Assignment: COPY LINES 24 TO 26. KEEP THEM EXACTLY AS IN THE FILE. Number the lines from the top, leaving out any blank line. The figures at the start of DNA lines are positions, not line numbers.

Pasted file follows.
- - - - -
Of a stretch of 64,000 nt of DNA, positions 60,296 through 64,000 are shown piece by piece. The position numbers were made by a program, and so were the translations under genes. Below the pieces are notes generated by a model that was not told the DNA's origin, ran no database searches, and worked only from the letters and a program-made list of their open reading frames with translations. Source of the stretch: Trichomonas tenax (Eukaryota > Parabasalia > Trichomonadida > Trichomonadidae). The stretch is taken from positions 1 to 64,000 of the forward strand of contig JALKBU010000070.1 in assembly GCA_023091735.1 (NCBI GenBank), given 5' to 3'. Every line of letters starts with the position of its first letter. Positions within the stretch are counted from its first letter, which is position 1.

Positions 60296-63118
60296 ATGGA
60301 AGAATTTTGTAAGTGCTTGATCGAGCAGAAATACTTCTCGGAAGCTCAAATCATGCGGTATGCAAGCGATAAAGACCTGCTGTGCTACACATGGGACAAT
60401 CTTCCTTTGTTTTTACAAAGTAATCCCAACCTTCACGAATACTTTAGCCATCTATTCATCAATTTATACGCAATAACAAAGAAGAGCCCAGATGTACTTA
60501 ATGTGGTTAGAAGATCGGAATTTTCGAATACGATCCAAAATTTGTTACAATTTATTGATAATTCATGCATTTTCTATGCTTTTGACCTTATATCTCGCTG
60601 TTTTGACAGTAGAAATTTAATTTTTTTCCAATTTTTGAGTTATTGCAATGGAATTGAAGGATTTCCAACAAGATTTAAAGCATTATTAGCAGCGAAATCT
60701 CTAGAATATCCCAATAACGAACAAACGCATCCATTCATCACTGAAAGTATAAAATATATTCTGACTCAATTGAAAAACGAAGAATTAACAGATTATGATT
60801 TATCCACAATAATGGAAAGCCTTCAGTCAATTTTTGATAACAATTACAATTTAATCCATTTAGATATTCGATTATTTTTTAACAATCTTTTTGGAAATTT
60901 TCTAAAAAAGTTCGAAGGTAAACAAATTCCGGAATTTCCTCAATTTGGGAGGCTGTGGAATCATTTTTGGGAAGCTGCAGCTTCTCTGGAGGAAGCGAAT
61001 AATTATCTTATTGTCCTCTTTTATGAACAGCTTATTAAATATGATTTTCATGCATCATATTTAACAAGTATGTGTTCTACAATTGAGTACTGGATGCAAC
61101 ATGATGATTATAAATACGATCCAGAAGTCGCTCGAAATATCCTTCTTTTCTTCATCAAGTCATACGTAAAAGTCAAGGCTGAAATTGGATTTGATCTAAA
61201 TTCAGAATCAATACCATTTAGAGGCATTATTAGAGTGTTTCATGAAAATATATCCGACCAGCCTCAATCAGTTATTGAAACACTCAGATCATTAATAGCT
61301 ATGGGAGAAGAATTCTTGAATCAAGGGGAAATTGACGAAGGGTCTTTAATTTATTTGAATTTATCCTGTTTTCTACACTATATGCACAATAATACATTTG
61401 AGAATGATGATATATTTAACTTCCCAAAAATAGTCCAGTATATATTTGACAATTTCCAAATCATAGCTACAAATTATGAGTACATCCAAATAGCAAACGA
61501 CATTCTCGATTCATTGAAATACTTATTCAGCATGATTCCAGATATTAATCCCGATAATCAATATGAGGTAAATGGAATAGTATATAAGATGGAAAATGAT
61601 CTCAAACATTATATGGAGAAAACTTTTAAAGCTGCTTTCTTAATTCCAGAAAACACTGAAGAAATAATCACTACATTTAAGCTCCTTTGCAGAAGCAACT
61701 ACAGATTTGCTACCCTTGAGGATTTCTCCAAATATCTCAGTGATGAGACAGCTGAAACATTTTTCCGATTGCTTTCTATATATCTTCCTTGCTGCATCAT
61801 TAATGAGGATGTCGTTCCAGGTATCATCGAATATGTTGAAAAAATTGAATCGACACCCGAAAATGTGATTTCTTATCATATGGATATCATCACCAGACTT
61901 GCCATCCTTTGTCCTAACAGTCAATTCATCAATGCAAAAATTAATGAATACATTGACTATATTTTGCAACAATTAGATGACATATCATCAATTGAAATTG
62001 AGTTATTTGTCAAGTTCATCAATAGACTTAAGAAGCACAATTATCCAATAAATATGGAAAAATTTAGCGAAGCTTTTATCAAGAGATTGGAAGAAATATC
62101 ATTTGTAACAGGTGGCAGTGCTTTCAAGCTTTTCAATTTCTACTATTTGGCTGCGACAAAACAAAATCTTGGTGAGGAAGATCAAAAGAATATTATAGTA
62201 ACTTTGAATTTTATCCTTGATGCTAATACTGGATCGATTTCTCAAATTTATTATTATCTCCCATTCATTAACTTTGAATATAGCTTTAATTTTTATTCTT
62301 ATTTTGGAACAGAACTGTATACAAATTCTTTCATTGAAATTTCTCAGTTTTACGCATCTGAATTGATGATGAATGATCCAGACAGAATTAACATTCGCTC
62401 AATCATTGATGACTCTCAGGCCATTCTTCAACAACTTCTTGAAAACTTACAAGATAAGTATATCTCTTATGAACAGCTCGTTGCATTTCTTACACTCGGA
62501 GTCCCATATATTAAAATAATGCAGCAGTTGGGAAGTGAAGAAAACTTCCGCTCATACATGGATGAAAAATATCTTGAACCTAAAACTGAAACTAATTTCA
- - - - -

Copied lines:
62301 ATTTTGGAACAGAACTGTATACAAATTCTTTCATTGAAATTTCTCAGTTTTACGCATCTGAATTGATGATGAATGATCCAGACAGAATTAACATTCGCTC
62401 AATCATTGATGACTCTCAGGCCATTCTTCAACAACTTCTTGAAAACTTACAAGATAAGTATATCTCTTATGAACAGCTCGTTGCATTTCTTACACTCGGA
62501 GTCCCATATATTAAAATAATGCAGCAGTTGGGAAGTGAAGAAAACTTCCGCTCATACATGGATGAAAAATATCTTGAACCTAAAACTGAAACTAATTTCA